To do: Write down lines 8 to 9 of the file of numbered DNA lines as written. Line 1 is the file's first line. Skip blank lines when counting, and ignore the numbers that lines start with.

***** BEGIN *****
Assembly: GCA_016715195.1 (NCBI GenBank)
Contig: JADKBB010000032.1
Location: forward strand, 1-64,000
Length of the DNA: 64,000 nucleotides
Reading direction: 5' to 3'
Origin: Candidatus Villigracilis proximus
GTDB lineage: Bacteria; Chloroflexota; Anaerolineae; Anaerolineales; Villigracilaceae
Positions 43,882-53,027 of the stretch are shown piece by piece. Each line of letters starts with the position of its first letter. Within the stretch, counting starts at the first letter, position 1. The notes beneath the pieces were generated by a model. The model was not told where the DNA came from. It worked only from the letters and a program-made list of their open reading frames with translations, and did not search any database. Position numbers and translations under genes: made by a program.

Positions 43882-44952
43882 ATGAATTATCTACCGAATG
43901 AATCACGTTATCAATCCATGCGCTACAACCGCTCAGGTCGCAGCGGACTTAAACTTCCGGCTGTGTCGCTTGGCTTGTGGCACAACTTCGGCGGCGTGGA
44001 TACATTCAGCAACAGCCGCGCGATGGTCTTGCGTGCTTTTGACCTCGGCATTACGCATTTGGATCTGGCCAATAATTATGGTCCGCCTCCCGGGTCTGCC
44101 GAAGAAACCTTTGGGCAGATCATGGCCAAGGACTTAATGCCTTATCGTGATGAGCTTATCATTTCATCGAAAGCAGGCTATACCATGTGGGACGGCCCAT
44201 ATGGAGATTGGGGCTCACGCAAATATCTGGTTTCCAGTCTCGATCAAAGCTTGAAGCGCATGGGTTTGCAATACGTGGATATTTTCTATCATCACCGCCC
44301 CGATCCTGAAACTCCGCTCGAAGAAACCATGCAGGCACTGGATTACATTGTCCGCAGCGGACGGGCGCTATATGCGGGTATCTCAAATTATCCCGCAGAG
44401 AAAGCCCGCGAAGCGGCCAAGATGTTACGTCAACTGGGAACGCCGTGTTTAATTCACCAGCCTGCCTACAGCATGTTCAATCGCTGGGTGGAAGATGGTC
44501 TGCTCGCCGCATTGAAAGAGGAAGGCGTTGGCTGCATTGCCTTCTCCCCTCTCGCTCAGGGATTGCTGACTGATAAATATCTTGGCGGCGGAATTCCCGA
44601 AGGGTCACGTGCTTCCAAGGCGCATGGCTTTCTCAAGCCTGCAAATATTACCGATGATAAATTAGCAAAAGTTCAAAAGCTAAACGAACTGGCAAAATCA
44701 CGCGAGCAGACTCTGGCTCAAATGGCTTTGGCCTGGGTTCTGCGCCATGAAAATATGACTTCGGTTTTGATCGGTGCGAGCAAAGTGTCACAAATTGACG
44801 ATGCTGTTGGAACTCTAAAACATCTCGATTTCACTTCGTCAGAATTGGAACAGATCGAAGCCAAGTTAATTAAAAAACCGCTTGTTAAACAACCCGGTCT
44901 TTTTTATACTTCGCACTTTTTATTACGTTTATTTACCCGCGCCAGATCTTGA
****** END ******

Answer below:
Positions 43,882-53,027 of the stretch are shown piece by piece. Each line of letters starts with the position of its first letter. Within the stretch, counting starts at the first letter, position 1. The notes beneath the pieces were generated by a model. The model was not told where the DNA came from. It worked only from the letters and a program-made list of their open reading frames with translations, and did not search any database. Position numbers and translations under genes: made by a program.

Positions 43882-44952